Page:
New wealth: tech innovation and…dinosaurs

Date: 20 Oct 2017

Bumblebee Design

Despite Trump, Brexit and British politicians taking a few right hooks to the chin, the clear message arriving at Citywealth HQ is that the private client industry has had a high growth year. This is confirmed by company accounts and by the voracious appetite to hire. In our attempt to understand where this success is coming from, Marcela Kunova investigates the ‘new money’ coming into the global, private client sector.

Joshua Rubenstein, national head of trusts and estates at law firm Katten Muchin Rosenman, New York, says that in the US, much of the new wealth is coming from private equity but also says tech innovation and new ways to deliver services is generating substantial income. However, he adds, “Tech companies are being created by people in their twenties and thirties, which makes it challenging to do planning for the explosion of wealth they can expect. It’s also problematic because they don’t have families of their own yet to leave it to.”

A bit closer to home, Geneva-based Bart Deconinck, group deputy chairman at Zedra, agrees that private equity is generating substantial wealth and adds that it is because credit has become very cheap, making cash abundant. “Cheap credit is one of the biggest sources of new money,” confirms Deconinck.  “In addition, because of ageing populations and government intervention, contributions to pension schemes are at an all-time high. All this money is finding its way into the markets.”

Deconinck also adds that countries like Switzerland, Sweden, Netherlands and USA are leading the game in bringing to market new tech ventures which are creating growth, especially fintech and regulation technology, now known as regtech. He says that projects in the fields of life sciences, food and agriculture are continuing to hit headlines “By 2050,” says Deconinck, “the world’s population is estimated to reach 9.7 billion. This presents the global agricultural sector with a daunting challenge and so innovation is essential and potentially lucrative.”

Deconinck has also seen an increasing interest in collecting works of contemporary art and classic cars. “There is a renewed interest in collection and trading of historic items and archaeological artefacts, from important manuscripts to dinosaurs,” he says.  

More wealth creation news for the private client sector comes from Ian Barnard, partner at Capital Generation Partners. “If you wanted a simple model of where new wealth is created,” says Barnard, “I see three main categories. One is industries with price volatility, so primary industries and basic secondary industries such as extraction and transport, particularly shipping. Additionally, if you, by luck or skill, time your business to buy at the bottom and sell at the top, you make a fortune. Obviously, other people are losing fortunes by buying at the top. Two is consolidation. This is the classic wealth accumulator. You consolidate an industry, such as alcohol production and distribution or cosmetics. Third is creating new industries, which is where tech and media come in.”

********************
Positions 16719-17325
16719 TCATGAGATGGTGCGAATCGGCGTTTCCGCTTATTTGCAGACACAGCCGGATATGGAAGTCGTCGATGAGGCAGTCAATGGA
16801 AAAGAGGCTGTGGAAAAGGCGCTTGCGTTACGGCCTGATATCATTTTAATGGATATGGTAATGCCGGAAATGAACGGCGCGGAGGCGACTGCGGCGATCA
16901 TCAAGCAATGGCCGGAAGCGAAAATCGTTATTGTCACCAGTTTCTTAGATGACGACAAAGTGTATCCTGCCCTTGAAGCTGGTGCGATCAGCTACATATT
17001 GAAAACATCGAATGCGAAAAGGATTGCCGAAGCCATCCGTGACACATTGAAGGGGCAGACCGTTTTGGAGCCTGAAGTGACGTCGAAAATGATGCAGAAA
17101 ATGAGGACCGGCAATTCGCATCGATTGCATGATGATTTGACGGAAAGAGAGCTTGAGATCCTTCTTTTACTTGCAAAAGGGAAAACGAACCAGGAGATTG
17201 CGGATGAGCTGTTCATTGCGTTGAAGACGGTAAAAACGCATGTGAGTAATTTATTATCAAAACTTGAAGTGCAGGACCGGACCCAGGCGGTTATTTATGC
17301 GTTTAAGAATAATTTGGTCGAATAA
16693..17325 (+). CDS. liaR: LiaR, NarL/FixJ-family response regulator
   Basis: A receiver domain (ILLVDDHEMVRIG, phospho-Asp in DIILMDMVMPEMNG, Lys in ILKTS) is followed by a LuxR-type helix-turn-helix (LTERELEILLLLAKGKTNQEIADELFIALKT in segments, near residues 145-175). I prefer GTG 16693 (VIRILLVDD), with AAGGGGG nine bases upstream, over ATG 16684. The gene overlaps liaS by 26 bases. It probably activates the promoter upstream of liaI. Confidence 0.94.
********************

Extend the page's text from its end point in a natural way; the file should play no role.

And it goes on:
Barnard adds some thoughts on the survival of big business with the advent of tech. He forecasts that, in the long run, tech will be the end of big business in services. “There will need to be big companies to support large capital expenditure projects, like moving humans to Mars. But in services? Big businesses exist because the transaction costs of linking individuals are greater than the diseconomies of scale. But tech allows individuals to cooperate effectively and cheaply, so that will impact the income big businesses can generate.”

Elias Neocleous is a managing partner at Elias Neocleous & Co in Cyprus, and he says: “Most of the money coming to Cyprus comes from conventional sources and goes into mainstream projects. However, he adds that there is a lot of interest in tech because, earlier this year, the Cyprus government introduced a scheme to grant residence visas to people coming from abroad to set up hi-tech businesses.” To be eligible, an individual must be a non-EU country citizen with a capital of at least 50,000€ and should establish headquarters and tax residency in Cyprus. Also, the business should be a certified start-up. “According to official information,” says Neocleous, “a total of 150 two-year licences will be issued. After two years the Ministry of Finance will assess the success level of these start-ups based on their contribution to the economy and to the promotion of innovation and research in the country then consider issuing more.”

There’s no doubt that tech innovation is now a key driver in wealth creation identified by all our respondents. For now, though, as Ian Barnard points out, we need to differentiate between personal wealth and business income. He also makes a useful warning that as fast as companies grow, new companies can put them out of business and poses the question, will they make money forever? Josh Rubenstein adds a downside thought. “It wasn’t that long ago since the crash. Hopefully, private investors will retain some sense of those painful memories.”